Minneapolis board asks if search is necessary.
Faced with deciding whether to keep its district chief or search for a new one, the Minneapolis school board is asking the public to weigh in.
In a series of meetings, community members are being asked what they think of Bill Green, who has been the interim superintendent of the 36,000-student Minneapolis district for the past year.
Pam Costain, who chairs the school board, said that depending on what its members hear, the panel either will hire Mr. Green for the permanent job or hold a national search, in which he could be a candidate.
“We would not have undertaken this if we were not sincerely interested in hearing what people think, and having that be part of our final decision,” she said of the effort to involve the public.
Many boards hold public meetings with finalists in a superintendent search, but such pulse-taking on the question of whether a search is even necessary is unusual.
Ms. Costain said the seven-person board, which gained four new members this month, had planned a national search to determine whether Mr. Green or someone else should be superintendent. But, she added, it opted to seek public input first after hearing unsolicited comments of support for the interim leader. He took over after the resignation of Superintendent Thandiwe Peebles, who had been in the job for 18 months. (“In Minneapolis, School Chief’s Tenure Debated,” Feb. 8, 2006.)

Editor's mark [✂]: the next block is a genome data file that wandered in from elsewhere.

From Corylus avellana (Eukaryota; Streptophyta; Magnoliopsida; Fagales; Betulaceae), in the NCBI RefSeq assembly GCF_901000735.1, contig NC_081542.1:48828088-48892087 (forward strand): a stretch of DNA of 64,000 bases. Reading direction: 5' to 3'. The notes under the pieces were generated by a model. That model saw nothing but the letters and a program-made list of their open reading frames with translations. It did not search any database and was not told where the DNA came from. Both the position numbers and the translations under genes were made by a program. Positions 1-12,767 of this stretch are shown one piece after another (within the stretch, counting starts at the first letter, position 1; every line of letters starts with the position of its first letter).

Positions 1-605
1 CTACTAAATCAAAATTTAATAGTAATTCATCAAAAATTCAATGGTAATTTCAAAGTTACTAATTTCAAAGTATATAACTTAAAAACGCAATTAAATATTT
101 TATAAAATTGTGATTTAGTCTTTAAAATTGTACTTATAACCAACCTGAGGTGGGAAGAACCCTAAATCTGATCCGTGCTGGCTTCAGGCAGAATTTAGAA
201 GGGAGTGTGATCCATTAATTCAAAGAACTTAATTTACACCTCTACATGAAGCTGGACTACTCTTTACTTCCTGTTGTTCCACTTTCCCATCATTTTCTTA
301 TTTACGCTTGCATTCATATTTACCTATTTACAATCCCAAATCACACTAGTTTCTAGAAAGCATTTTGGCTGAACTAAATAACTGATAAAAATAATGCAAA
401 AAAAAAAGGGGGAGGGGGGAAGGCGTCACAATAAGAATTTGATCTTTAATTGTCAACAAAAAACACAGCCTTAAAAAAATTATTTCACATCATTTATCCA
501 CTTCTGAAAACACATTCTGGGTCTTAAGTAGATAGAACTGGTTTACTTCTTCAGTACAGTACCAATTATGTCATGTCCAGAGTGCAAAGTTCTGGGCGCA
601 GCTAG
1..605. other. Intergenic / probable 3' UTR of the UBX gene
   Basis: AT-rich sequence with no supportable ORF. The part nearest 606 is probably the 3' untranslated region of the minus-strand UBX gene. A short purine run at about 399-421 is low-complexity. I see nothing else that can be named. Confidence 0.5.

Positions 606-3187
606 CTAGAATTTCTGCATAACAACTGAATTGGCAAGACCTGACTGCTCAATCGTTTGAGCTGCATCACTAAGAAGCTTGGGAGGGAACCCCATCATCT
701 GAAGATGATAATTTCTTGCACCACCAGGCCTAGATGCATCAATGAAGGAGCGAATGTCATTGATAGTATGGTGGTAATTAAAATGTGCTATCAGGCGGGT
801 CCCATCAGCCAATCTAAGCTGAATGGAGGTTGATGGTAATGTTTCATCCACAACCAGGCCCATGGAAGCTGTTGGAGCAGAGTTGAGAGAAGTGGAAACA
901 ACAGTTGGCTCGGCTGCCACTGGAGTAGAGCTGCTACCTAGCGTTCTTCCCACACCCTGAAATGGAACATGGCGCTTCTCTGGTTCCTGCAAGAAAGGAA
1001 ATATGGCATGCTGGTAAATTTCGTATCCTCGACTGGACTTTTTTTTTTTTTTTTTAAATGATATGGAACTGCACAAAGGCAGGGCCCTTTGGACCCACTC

A history professor and former Minneapolis school board chairman, Mr. Green often is called a relationship-builder, and he has hired some key leaders in the district.
A dozen of what are being called “listening sessions” on Mr. Green have been scheduled, each targeted at a different constituency. Community members also can e-mail and phone in their views.
The input-gathering is to culminate on Feb. 6 with a meeting at which members of the public will be able to ask Mr. Green questions directly.
Mr. Green and others note that three years ago, the Minneapolis board moved to appoint its then-interim district chief, David Jennings, as superintendent without involving the public. That move stirred such criticism that he withdrew from consideration.
“[The public] didn’t have anything to say with me being brought in as interim,” Mr. Green said. “And it doesn’t pay when the public has no say in their superintendent.”
A version of this article appeared in the January 31, 2007 edition of Education Week